As when we investigated CRT being taught in Ohio, in Idaho, we found much the same thing in Texas. The education bureaucracy, the school districts, take little to no notice of what the legislature, the law or even the parents say and carry on as they wish.
We can also approach this same point from the other direction. Why not look at where people complain about these laws? What do they publicly say they’re doing in the face of these insistences? Some media outlets are sympathetic to, supportive of, these educators. So when teachers or bureaucrats are speaking to reporters they think will be sympathetic to their troubles, what do they say?
In December, EdWeek asked some teachers how they deal with the Texas law against using CRT and associated ideas in their teaching.
To be fair to EdWeek it does quote the law correctly:
Teachers also cannot be required to teach about slavery and racism as being “anything other than deviations from, betrayals of, or failures to live up to, the authentic founding principles of the United States, which include liberty and equality.”
We think that’s a good idea. But even if we didn’t it’s the reaction of some of the teachers which is instructive. One teacher has moved out of a “heterogenous” (meaning mixed) school to a predominately Black one so she can continue to teach as before.
“I elected to leave an environment where I felt like my teaching certificate would be put in danger,” she said. “Where I felt like I would have to curb the things that I say, or where I felt like I could not allow the students to take conversations where they wanted conversations to go.”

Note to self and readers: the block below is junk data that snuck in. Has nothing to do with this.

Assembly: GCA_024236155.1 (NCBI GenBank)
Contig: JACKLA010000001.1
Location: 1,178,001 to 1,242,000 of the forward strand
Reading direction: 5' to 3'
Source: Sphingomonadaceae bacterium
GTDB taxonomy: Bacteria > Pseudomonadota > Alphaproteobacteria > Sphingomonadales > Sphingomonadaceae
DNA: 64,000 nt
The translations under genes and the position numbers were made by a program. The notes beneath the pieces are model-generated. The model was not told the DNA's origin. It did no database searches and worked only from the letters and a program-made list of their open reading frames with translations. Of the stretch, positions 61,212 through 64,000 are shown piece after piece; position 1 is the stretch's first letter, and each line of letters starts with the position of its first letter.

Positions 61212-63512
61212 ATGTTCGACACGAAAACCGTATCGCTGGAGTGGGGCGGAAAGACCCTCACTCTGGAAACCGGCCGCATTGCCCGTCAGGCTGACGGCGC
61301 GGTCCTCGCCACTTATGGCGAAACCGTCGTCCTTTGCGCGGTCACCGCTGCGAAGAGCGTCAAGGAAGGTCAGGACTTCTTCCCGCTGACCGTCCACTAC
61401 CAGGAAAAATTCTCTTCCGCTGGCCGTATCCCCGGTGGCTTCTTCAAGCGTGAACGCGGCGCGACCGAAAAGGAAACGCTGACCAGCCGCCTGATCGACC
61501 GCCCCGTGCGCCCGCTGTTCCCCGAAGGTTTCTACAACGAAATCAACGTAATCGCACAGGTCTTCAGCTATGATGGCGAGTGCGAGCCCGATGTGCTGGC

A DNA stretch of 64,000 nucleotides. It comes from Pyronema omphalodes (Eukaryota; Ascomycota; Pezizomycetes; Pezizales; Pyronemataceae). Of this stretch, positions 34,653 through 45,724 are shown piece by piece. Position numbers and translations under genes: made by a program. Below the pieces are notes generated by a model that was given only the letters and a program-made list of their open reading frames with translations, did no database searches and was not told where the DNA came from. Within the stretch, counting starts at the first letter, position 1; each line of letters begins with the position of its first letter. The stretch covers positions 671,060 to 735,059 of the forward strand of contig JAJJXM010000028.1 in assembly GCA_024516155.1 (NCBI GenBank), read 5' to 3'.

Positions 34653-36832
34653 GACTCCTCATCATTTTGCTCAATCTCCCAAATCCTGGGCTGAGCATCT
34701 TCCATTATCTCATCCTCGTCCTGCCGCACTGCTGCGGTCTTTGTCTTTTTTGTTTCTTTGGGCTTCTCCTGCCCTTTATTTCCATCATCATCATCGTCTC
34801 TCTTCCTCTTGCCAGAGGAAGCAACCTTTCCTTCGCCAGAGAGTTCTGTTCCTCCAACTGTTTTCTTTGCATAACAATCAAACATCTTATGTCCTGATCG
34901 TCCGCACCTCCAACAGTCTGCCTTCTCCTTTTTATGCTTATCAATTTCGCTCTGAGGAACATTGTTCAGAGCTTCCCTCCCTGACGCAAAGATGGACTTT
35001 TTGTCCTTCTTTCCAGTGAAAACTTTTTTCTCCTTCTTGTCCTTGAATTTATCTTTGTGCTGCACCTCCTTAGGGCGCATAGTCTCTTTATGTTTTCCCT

But the law is statewide. What we’ve got here is direct evidence – public evidence freely given – that certain school districts, at the very least, are not obeying that law. For if this teacher felt that one district would limit her teaching under the law and so moved to another where she is not so limited then the law must be applied differently. Even if it’s to a different school within the same district the same logic holds.
Now, there are other things that teachers say in this piece, like “ We’ve kind of deviated from becoming an antiracist education system.“ This could be true, but it depends upon the definition of antiracist we use. If it’s the standard one in the language, of being colorblind, then that would be bad, that we deviate from that. But modern education systems have another meaning – to be colorblind is to be racist, because it fails to acknowledge the lessons of critical race theory.
But the big and important point here. AIM has repeatedly released videos that show that the educational bureaucracy keeps teaching divisive concepts like CRT even when the the law tells them to stop. We’ve just done this again in Texas. When media outlets sympathetic to teachers ask them about the laws we get told, well, I just moved schools to teach the same way. Well, there we have it, proof that the law isn’t being universally obeyed.
We get told the same thing in private and in public. We should take folk at their word then, shouldn’t we? Or are we in a world where we really can’t trust what teachers tell us? If we are, what do we do about that?
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